Boston Unveils High-End Vista Series
Boston Acoustics on Tuesday formally took the wraps off its new Vista flagship loudspeaker series. Phil Cohn, the company’s senior vice president of sales and marketing, vowing that the line is seeing “distribution to a select group of 40 custom installers and independents with showrooms to demonstrate the product.”
“The goal with the Vista line is to put the Boston value proposition into a step-up product line,” stated Eli Harary, senior vice president and general manager for Boston Acoustics Worldwide, during a product demonstration that accompanied the launch. “It is upscale product, but not at a premium price,” he continued, alluding to the series’ ticket range of $399.99 each for the VS 240 bookshelf model to $1,699.99 each for the VS 336 tower speaker.
Harary said the line addresses the segmented customer demographic in today’s market but is targeted at “the most sophisticated of that audience, with exceptional sound quality and an appropriate aesthetic.” “The square, black box has been left behind,” remarked Eric Pomerleau, national product trainer, who conducted demonstrations.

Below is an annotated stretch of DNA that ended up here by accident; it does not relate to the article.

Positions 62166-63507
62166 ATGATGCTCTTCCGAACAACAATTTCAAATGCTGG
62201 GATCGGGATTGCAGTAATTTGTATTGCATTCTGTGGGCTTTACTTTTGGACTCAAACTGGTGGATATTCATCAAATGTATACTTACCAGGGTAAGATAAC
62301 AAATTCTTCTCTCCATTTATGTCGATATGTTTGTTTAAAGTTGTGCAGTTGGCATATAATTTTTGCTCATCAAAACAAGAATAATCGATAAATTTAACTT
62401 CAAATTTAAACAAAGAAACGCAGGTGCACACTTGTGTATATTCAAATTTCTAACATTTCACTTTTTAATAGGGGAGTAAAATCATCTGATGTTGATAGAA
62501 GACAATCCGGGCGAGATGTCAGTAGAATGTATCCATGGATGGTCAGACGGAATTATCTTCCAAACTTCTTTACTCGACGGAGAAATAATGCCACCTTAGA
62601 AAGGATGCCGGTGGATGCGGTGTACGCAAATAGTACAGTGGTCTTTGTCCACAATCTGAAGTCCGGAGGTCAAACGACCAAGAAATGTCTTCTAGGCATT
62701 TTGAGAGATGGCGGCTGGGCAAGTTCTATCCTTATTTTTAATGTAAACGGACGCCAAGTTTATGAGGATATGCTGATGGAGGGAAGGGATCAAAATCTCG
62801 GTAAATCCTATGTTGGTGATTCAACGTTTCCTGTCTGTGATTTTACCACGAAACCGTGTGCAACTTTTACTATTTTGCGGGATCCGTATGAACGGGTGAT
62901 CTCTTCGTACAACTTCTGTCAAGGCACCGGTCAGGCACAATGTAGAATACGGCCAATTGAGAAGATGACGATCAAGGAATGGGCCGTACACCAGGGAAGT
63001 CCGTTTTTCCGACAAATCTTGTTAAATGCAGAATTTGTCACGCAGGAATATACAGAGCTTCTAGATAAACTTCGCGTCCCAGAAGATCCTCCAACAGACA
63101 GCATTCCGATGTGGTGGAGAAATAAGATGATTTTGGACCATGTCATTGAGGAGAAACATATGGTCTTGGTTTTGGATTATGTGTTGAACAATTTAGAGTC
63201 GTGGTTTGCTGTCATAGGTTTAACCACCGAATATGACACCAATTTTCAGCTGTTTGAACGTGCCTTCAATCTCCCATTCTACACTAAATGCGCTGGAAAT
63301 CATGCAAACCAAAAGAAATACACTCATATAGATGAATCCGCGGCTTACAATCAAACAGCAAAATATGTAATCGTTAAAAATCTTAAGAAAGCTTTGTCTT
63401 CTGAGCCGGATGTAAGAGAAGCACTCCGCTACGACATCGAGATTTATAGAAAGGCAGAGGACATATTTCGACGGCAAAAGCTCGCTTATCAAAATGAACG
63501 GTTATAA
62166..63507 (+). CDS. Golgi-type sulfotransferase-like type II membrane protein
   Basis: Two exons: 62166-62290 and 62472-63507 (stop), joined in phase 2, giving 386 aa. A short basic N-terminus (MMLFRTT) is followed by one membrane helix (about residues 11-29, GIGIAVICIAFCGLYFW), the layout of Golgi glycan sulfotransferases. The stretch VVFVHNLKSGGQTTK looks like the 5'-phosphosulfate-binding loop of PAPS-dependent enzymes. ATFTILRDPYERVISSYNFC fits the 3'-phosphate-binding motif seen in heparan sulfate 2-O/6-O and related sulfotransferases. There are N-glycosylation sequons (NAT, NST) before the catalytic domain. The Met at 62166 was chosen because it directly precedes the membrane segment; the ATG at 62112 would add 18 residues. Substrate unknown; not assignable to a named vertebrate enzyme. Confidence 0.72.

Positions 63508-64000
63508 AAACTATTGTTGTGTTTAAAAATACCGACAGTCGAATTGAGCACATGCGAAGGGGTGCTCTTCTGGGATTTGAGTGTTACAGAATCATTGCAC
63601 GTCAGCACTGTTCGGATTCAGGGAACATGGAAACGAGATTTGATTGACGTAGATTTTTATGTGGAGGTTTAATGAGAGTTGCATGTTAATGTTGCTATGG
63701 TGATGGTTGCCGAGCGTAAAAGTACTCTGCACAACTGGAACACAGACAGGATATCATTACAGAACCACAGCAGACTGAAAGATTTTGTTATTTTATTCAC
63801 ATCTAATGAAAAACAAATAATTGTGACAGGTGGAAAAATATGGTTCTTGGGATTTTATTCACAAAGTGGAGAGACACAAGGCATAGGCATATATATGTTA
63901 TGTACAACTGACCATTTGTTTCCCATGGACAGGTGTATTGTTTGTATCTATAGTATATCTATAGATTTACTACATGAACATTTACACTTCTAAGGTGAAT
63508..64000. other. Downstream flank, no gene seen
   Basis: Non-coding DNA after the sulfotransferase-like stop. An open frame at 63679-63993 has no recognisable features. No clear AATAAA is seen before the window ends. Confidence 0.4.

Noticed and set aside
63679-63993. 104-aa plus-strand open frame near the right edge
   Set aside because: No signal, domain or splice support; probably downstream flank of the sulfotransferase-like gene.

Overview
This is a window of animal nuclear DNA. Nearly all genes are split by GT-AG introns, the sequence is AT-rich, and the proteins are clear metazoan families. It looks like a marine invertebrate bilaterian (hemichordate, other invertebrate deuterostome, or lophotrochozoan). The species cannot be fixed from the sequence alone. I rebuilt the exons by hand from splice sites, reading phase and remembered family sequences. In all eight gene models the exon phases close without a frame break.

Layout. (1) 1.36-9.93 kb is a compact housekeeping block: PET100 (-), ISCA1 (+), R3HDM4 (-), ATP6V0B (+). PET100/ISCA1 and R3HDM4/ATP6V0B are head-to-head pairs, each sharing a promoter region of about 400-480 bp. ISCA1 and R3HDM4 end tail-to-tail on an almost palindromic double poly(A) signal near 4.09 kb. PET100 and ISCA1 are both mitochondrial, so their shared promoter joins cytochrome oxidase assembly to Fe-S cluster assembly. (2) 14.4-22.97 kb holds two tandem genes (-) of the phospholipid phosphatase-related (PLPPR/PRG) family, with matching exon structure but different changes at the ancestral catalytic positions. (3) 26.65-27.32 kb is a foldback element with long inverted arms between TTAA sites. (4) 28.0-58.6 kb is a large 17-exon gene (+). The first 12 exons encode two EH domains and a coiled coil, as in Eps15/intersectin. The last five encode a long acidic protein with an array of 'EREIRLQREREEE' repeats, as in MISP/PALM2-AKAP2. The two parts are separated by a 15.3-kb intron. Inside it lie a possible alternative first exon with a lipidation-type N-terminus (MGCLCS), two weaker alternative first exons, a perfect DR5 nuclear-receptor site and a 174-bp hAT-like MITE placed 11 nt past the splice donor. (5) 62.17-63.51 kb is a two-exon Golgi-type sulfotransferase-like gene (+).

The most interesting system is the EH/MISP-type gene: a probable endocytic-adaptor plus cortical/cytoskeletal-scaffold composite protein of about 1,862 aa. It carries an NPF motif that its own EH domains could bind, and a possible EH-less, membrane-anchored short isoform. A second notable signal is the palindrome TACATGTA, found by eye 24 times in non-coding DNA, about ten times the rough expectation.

Models already shipping include the two aforementioned SKUs and the VS 325C center channel, to be followed in late August by the VPS 210 subwoofer, and in October by the VS 224 LCR and the VS 260 bookshelf model. Finishes include black lacquer with high-gloss furniture-grade end caps in either layered cherry or black lacquer. Some limited-run finishes will include a red “sportscar-look” finish and white lacquer with silver end caps and grilles. The cabinets are of high-frequency molded MDF, and their polyethylene surfaces can withstand scratching. The line also benefits from newly refined audio technologies, said Cohn. A new Super Wide Bandwidth (SWB) tweeter features a coupled dual concentric diaphragm (CDCD). The tweeter design, explained Pomerleau, represents a departure from the company’s previous VR aluminum-dome technology. The new design is said to eliminate some of the problems that dome tweeters encounter at levels above 10kHz. Woofers and midranges use new organic composite cone material (OCCM) for reduction in resonance.